As shown in Figure 13, 81% respondents aged 65 years and older used their HELOC “only as intended” or “mainly as intended.”
Figure 13: Use of HELOC by age
Text version – Figure 13: Use of HELOC by age
|Respondent age group||Percent|
|"Only as intended" or
"Mainly as intended"
|"Somewhat as intended" or
"Not at all as intended"
Among younger respondents, 59% of those aged 25-34 said they used their HELOC “only as intended” or “mainly as intended.” When compared with older respondents, more than double the percent of younger respondents (37% vs 14%) used their HELOC “not at all as intended” or “somewhat as intended”.
Some borrowers used their HELOCs to meet payments on other credit products
While most HELOC borrowers (65%) said they “rarely” or “never” used their HELOC to meet payments on other debt (loans, credit cards, or mortgage payments), a minority (13%) said they did this “frequently” or “most or all of the time.” Another 16% said “sometimes.”
As shown in Figure 14, shows that younger HELOC borrowers were more likely to say they used their HELOC to meet other loan, credit card, or mortgage payments when compared with older borrowers. Over one-third (36%) of HELOC borrowers aged 25-34 said they used their HELOC to make other debt payments “frequently” or “most or all of the time.” In contrast, only 15% of respondents aged 45 or older said they did this.
Figure 14: "Please indicate how often you use your HELOC to meet other loan, credit card of mortgage payments."
Text version – Figure 14: "Please indicate how often you use your HELOC to meet other loan, credit card, or mortgage payments."
|Respondent age group||Percent|
|Frequently or most or all the time||Sometimes||Rarely or never|
Almost half of HELOC holders had a combined credit limit of $75,000 or more
As shown in Figure 15, nearly half (49%) of the HELOC holders said the sum of their HELOC credit limits was $75,000 or greater.Footnote 11 Almost one-quarter (23%) had a total sum of $150,000 or over. A large minority of respondents (18%) responded “don’t know” when asked about the total sum of their HELOC credit limits.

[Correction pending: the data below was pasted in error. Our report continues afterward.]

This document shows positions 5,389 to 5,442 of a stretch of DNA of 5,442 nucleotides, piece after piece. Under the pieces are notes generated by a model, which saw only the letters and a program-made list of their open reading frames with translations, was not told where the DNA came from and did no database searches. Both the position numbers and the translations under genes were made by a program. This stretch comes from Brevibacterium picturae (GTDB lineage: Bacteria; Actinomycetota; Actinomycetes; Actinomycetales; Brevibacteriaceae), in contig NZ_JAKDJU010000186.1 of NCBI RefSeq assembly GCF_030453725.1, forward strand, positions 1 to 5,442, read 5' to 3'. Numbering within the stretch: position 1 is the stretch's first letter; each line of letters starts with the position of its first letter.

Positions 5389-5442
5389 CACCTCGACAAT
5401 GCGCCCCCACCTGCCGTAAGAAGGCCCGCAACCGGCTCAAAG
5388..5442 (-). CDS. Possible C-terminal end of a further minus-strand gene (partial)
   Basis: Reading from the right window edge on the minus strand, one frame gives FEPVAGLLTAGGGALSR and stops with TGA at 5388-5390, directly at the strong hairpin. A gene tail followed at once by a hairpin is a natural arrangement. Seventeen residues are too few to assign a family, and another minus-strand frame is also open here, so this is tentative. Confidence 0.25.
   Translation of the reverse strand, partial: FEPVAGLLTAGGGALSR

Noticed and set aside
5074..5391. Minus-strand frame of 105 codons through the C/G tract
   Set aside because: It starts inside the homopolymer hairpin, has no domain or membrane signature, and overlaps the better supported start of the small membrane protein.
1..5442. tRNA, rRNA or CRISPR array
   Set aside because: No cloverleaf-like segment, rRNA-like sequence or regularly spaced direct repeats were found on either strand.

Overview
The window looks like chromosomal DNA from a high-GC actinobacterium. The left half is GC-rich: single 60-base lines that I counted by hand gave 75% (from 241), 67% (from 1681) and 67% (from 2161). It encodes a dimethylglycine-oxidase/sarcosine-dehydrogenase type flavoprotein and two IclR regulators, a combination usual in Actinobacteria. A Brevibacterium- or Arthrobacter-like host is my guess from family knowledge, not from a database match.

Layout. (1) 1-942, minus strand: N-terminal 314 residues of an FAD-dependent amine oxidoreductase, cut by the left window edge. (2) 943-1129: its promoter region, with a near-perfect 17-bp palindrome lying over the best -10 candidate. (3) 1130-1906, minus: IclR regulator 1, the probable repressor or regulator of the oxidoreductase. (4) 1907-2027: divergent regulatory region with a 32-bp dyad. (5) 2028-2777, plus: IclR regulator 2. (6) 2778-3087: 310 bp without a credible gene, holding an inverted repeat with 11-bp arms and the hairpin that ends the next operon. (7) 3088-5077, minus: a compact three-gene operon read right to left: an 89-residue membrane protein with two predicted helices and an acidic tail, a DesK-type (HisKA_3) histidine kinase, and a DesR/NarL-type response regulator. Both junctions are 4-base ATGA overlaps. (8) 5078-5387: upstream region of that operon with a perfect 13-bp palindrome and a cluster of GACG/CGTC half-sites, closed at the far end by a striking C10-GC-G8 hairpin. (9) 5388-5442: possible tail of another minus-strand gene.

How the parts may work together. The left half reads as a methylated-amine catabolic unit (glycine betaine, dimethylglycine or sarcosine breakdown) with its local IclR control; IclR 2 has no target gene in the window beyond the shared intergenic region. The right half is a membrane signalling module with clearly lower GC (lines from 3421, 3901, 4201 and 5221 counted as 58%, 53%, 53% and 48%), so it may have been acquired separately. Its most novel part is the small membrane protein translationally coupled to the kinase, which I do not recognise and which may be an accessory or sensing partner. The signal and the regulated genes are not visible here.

Figure 15: "What is the maximum amount you can borrow on your HELOC?"
Text version – Figure 15: "What is the maximum amount you can borrow on your HELOC?"
|$20,000 to $29,999||6|
|$30,000 to $39,999||5|
|$40,000 to $49,999||6|
|$50,000 to $74,999||10|
|$75,000 to $99,999||13|
|$100,000 to $149,999||13|
HELOC holders who reported higher annual household income were more likely to have a higher credit limit.
Over a quarter of HELOC borrowers in our sample pay interest-only most months or every month
Traditional amortized mortgages operate as forced savings vehicles. Making regular principal and interest payments on amortized mortgages allows homeowners to build up equity in their home. Unlike traditional mortgages, HELOCs allow consumers to make interest-only payments.
As shown in Figure 16, although 42% HELOC users said they pay part of the principal every month, over one-quarter (27%) reported paying interest-only most months or every month.Footnote 12
Figure 16: "How often do you make payments on your HELOC to pay down the outstanding principal?"
Text version – Figure 16: "How often do you make payments on your HELOC to pay down the outstanding principal?"
|Payments on outstanding principal||Percent|
|I don't owe money on it||14|
|I put payments towards the principal every month||42|
|Most months, I pay money towards the principal, but...||14|
|Most months, I pay interest only, but occasionally I pay some...||18|
|Never. I pay interest only||9|
Younger respondents were more likely to say they made interest-only payments. Over four in 10 (41%) HELOC borrowers aged 25-34 said they paid interest-only most months or every month, compared to 24% of borrowers aged 65 and over.
Most HELOC users planned to pay off their HELOC within the next five years
As shown in Figure 17, the majority of HELOC users (61%) planned to pay off their HELOC within the next five years, with just under one-third (33%) of borrowers planning to pay it off within the next year and 28% within 1-5 years. Fourteen percent planned to pay off their HELOC in 5-10 years, 10% planned to take more than 10 years, and a small percentage (2%) said they never planned to pay off their HELOC.
Figure 17: "When do you plan to pay off your HELOC?"
Text version – Figure 17: "When do you plan to pay off your HELOC?"
|Pay off date for HELOC||Percent|
|Less than a year||33|
|1 to 5 years||28|
|5 to 10 years||14|
|More than 10 years||10|